To informed observers, this sort of distillation has always been an oversimplification. But even as electronic music culture has shifted online during the 21st century, Italy’s more experimental and adventurous artists have rarely been given the same consideration as their counterparts in New York, the UK, Berlin, and, frankly, the whole of Northern Europe. Narratives, including ones that are only half true, can be exceedingly stubborn, and when it comes to Italy, it’s been difficult to dislodge the notion that its electronic music scene has more to offer than neon-streaked camp, rowdy bangers, and an insatiable hunger for braindead hedonism.

That’s too bad, because in recent years, a wave of boundary-pushing Italian artists have come into their own, both at home and abroad. Many of them have no real interest in the dancefloor, and those that do are determined to approach the club in their own unorthodox way. In 2024, ambient, experimental, and avant-garde music have become Italy’s most reliable musical calling cards, and it does seem like people outside of the country are finally starting to take notice.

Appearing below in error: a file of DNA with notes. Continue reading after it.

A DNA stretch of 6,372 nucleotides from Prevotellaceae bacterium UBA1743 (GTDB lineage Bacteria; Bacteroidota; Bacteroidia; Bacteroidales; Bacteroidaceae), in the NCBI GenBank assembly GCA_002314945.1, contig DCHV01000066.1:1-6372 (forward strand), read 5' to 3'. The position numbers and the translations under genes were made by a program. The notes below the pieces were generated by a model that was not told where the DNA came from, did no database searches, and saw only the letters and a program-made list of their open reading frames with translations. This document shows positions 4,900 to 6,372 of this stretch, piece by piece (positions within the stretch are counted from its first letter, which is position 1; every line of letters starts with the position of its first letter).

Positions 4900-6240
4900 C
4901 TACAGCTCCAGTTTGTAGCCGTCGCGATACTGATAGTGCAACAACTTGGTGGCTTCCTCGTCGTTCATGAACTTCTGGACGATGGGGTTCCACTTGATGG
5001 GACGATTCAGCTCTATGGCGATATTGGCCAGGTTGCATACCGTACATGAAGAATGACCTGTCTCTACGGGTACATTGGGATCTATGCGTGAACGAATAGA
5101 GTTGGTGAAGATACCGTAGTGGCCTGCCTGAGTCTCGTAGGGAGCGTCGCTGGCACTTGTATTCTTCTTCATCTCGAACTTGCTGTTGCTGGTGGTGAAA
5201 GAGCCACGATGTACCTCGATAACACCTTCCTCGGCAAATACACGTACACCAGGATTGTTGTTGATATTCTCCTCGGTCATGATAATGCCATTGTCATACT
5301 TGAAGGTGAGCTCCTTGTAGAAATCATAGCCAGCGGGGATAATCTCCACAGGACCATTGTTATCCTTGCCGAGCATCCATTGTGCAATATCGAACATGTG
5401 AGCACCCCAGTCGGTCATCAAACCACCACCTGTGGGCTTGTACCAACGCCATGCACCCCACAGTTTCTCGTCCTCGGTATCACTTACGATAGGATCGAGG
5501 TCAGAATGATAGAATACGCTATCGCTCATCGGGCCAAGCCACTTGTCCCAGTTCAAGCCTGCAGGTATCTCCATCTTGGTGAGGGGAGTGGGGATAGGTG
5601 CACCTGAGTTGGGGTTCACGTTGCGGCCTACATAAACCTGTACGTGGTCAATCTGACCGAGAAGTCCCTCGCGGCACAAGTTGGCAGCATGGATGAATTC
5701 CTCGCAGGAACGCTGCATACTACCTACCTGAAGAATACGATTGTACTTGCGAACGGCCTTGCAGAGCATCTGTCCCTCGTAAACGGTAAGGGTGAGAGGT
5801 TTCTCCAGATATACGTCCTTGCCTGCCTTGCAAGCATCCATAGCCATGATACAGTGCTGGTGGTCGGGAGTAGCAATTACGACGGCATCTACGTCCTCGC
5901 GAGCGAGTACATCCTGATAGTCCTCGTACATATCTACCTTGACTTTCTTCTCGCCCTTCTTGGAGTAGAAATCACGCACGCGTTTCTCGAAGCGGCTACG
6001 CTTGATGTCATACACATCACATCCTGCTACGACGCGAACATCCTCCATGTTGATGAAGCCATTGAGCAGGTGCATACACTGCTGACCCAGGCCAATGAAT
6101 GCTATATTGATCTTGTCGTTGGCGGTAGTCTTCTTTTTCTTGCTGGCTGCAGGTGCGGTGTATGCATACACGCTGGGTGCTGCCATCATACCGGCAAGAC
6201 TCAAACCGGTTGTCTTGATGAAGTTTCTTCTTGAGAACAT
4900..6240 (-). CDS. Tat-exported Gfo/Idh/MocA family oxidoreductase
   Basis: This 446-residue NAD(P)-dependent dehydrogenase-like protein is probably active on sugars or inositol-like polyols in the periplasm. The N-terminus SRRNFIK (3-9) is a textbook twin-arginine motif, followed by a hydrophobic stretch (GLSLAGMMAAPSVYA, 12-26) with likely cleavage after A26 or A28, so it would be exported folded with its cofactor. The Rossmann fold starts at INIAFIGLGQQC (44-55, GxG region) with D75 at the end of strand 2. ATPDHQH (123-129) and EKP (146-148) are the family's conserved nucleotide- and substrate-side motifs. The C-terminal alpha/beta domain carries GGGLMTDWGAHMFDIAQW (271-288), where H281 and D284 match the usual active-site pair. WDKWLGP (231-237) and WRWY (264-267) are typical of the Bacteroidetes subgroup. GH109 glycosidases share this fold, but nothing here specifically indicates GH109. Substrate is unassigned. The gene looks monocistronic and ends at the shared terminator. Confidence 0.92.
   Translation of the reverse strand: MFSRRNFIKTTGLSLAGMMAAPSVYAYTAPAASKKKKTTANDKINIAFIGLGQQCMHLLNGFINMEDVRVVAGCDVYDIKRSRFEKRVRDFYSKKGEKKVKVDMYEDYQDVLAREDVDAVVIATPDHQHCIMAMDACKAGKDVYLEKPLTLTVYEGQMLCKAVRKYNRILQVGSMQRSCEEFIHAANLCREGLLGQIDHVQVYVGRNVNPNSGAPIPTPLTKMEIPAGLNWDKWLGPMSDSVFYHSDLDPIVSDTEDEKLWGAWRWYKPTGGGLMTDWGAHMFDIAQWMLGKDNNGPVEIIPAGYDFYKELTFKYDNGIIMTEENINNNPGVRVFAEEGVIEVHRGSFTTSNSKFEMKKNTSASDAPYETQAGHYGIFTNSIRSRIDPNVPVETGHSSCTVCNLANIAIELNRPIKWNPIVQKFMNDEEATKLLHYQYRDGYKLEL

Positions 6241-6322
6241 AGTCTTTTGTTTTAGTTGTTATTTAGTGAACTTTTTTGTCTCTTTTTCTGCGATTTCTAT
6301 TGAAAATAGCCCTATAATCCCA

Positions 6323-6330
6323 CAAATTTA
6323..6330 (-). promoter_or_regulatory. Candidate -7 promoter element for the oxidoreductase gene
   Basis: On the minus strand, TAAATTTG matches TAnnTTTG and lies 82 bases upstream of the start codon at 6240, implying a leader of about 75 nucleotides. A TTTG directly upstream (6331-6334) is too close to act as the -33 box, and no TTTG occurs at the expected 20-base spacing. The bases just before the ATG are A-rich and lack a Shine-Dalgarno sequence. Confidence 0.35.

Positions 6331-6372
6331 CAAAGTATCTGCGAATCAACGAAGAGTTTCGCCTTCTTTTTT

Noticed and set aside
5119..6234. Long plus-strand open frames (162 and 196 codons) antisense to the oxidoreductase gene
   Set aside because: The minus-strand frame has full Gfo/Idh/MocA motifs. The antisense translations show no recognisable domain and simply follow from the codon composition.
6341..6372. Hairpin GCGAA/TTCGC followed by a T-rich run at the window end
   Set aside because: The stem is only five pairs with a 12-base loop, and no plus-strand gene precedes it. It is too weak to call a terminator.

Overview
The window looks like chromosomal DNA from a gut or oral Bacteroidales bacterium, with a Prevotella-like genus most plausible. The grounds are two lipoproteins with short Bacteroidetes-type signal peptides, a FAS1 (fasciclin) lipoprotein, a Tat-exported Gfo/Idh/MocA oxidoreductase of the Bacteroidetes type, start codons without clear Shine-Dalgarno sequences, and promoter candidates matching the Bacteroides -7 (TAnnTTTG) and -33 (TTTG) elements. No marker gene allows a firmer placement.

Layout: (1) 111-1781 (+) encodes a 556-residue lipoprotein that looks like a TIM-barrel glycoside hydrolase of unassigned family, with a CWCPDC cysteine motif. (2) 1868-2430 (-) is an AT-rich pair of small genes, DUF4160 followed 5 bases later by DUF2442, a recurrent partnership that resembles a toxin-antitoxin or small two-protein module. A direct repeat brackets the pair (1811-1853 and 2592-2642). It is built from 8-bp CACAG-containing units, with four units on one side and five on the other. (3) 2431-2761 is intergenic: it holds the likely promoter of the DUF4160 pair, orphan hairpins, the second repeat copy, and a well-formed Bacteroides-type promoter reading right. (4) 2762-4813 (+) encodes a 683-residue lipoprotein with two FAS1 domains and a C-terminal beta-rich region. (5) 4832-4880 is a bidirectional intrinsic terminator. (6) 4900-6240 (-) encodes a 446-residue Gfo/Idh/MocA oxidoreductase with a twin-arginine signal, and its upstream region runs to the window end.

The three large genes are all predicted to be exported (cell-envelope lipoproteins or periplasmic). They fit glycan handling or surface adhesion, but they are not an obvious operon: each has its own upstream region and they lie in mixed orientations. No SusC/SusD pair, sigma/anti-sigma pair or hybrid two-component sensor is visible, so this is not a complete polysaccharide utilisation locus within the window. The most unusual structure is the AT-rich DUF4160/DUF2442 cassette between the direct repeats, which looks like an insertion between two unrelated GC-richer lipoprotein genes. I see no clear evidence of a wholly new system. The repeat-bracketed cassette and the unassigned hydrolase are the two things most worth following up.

If there’s one artist who’s turned the tide, it’s Caterina Barbieri, a Bologna native and modular synthesist whose spellbinding, stripped-down compositions have been showered with praise, most notably in response to albums like 2019’s Ecstatic Computation and 2022’s Spirit Exit. Having collaborated with the likes of Kali Malone, Bendik Giske, Lyra Pramuk, and Space Afrika—with whom she’s currently touring a live audio-visual show called The Last Track—Barbieri has become both a critical darling and a fixture on the international festival circuit, and she’s used that prestige to further her reach as a champion of Italian electronic music. In 2021, she launched her own label, light-years, and while it initially served as an outlet for Barbieri’s own work, it’s since become a platform for other Italian artists as well. Last last year, she released Sky Flesh, the latest full-length from Berlin-based, Roman-born producer and sound designer Marta De Pascalis, and in just a few weeks, light-years will be issuing In uno spazio immenso, the debut collaborative LP from Grand River and Abul Mogard, two left-of-center artists who’ve both built formidable resumes on their own.